With corporate workouts and court receivership in progress in subsidiaries of the Tong Yang Group, and the exacerbating situation surrounding the fraudulent issuing of corporate bills, many people are criticizing investors for their moral hazards.
The people remember experiencing the resale of the corporate bills of the Daewoo Group and the subordinated security bonds of savings banks in 1999. Also, more recently, they have gone through the court receivership of the STX and Woongjin Groups. However, it seems that investors are still in pursuit of high-return and high-risk products. Most of the investors in Tong Yang bet on an annual interest rate of 7% to 8%. Although any loss caused by incomplete sales has to be compensated, the most basic economic principles are crumbling due to some investors’ moral hazards, that is, trying not to be responsible for their investment failures while taking high interest.
“We cannot deny that the financial authorities, which failed to properly control incomplete sales, have at least some responsibility, but the buck should stop at investors themselves unless incomplete sales are a complete fraud,” said a high-ranking official at a financial supervisory agency. He added, “In the case of Tong Yang, many investors renewed their contracts every three to six month maturity, and thus their chance of winning the trial will be low.” He continued, “High interest means a high possibility of going under, and it seems that investors have forgotten the fundamental principle of having to take risks in order to earn high interest.”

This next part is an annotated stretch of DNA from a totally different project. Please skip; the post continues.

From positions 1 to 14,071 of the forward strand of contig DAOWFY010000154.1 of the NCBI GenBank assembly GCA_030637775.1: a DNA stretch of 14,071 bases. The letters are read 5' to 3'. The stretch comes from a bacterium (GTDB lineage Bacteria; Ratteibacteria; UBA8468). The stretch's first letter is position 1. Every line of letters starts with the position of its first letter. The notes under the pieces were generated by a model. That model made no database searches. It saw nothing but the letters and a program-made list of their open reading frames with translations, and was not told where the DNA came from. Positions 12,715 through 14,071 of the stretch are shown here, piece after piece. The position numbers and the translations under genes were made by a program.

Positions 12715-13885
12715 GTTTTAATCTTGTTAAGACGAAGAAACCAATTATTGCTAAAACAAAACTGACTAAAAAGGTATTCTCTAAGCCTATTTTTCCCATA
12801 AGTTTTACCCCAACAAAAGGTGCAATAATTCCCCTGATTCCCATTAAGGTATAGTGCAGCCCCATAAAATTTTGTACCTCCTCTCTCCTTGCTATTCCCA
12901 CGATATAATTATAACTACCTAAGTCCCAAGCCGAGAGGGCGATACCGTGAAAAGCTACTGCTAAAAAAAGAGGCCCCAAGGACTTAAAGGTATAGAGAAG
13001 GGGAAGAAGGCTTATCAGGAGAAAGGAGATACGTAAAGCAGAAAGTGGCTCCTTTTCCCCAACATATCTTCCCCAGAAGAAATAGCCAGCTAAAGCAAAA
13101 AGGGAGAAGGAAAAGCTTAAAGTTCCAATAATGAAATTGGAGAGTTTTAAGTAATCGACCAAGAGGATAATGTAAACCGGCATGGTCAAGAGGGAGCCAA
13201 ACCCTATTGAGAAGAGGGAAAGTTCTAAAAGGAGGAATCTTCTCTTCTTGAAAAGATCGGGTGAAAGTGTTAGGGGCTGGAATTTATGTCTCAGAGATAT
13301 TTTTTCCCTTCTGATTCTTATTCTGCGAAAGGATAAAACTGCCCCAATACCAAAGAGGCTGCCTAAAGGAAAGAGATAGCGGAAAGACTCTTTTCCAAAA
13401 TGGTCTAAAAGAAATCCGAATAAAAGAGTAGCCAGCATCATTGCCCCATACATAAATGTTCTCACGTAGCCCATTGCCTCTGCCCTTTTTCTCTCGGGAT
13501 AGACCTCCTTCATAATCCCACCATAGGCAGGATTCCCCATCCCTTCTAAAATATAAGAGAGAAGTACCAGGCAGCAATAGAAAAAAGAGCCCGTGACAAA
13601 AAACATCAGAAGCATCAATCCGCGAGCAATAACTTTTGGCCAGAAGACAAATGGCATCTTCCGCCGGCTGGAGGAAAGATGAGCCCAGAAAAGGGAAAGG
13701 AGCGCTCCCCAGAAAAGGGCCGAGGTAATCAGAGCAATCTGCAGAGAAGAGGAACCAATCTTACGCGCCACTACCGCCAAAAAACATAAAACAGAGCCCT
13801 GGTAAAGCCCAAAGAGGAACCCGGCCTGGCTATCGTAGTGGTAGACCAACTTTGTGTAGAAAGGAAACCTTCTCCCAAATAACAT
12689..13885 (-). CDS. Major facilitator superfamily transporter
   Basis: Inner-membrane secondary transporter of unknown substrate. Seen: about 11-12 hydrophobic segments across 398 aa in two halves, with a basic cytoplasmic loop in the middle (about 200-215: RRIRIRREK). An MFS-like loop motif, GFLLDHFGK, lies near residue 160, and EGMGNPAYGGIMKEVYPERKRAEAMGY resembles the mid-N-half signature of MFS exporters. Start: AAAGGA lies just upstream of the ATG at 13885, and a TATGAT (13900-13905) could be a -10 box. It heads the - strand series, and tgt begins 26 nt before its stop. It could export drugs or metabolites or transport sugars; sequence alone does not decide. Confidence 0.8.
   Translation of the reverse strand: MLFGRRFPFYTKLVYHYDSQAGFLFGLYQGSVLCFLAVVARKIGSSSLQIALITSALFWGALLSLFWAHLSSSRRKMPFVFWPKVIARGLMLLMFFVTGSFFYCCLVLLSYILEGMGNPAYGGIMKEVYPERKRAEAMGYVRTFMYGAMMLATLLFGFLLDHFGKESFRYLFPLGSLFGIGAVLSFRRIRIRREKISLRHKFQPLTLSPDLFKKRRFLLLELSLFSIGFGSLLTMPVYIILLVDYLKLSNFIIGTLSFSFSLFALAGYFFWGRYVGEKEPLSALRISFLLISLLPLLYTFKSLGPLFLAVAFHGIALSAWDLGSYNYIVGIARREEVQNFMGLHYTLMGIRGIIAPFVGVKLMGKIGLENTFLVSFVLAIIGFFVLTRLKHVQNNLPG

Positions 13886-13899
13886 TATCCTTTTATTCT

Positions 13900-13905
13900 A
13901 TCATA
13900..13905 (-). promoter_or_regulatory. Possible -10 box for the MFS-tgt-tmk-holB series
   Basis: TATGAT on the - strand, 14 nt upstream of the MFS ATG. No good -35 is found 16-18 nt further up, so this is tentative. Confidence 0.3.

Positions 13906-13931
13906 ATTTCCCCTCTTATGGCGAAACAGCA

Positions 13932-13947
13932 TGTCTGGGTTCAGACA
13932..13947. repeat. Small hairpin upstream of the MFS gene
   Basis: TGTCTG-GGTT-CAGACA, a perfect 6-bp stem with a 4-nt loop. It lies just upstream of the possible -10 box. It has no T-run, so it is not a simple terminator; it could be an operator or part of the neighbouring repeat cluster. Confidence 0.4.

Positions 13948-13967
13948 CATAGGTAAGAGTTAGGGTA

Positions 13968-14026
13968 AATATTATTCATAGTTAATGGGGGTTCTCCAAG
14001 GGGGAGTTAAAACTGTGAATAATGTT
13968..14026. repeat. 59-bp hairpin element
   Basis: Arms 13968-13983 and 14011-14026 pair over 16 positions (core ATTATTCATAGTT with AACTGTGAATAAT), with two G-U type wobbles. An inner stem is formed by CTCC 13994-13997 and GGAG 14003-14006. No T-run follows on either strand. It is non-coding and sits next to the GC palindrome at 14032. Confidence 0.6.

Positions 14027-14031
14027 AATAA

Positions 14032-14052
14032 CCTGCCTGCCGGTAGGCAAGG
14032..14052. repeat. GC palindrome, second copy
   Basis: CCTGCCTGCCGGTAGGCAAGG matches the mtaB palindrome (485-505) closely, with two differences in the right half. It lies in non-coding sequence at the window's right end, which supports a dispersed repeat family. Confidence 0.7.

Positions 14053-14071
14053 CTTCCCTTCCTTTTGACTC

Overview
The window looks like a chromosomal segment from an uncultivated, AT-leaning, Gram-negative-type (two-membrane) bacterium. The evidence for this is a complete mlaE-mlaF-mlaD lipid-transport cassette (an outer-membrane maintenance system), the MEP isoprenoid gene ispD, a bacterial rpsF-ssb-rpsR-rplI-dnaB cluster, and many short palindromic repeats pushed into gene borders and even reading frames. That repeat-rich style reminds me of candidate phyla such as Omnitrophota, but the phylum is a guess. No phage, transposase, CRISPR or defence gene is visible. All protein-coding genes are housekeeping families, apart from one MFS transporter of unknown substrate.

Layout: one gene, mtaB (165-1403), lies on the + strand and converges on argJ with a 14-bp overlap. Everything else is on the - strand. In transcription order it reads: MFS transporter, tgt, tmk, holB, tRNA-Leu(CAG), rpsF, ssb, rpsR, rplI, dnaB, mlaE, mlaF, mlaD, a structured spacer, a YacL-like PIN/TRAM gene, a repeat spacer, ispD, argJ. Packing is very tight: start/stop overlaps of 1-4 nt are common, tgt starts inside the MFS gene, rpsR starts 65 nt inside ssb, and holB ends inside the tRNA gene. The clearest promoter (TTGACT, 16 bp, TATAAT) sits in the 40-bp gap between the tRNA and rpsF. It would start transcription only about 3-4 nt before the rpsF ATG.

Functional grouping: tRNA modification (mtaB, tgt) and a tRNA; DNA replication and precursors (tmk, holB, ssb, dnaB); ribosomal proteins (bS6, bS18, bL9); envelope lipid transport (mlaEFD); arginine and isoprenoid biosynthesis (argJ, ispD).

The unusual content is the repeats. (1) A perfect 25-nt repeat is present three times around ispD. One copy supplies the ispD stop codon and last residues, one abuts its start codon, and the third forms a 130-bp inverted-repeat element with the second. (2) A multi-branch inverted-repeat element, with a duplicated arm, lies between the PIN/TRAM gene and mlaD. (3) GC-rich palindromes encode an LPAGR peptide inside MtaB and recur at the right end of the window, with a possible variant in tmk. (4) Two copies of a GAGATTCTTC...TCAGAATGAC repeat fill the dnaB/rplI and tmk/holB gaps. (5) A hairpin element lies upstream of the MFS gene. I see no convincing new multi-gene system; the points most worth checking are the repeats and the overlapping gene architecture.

They should have learned their lesson already. Before the Daewoo scandal, the amount of debentures and commercial papers issued by the Daewoo Group added up to 30.7 trillion won (US$28.7 billion). Although the government made up for part of it, it taught that investment products could entail losses.
A similar thing occurred just a couple of months ago. STX Pan Ocean went into receivership in June this year, costing lots of investors their money. STX Pan Ocean had a credit rating of as low as BBB, but many of them rushed to it for the interest rate of up to 7%. Exactly the same thing happened during the Woongjin scandal, and with regard to the subordinated security bonds of savings banks which had an interest rate of around 8%.
The same thing is repeating now. Market participants other than individual investors regarded Tong Yang’s poor financing conditions as a fait accompli for years, and thus the bank loans payable were adjusted downward over time. In short, individual investors rushed to the products banks shunned.
The commercial papers of Tong Yang Leisure and Tong Yang International sold to individuals amounted to 430.5 billion won (US$402.1 million). Their annual interest rate is over 7%, with that of time deposits being at around 2%. The size of Tong Yang’s debentures is estimated to be 798.9 billion won (US$745.4 million). The most recently issued corporate bond, issued by Tong Yang Inc. on August 28, was in the speculative grade of BB, but investors put in 78.2 billion won (US$73.0 million) of their money, exceeding the maximum limit by 3.2 billion won (US$3.0 million). The interest rate had been 7.6% a year for the first 10 months, and 8.3% per year from then to February 2015.
Then, why are the same incidents repeating themselves? Industry insiders are pointing out that this is because the market is dominated by political rather than economic logic. Incomplete sales issues are meant to be resolved by the financial supervisory authorities or lawsuits, but they think that insistence will solve problems.
Besides, the government has compensated for their failed investments over and over. It injected public funds to cover 95% of the principals of the debentures and commercial papers during the Daewoo scandal, though in an attempt to save them from the financial crisis at that time. Even though it blocked a greater crisis, the principle of investment and responsibility was broken.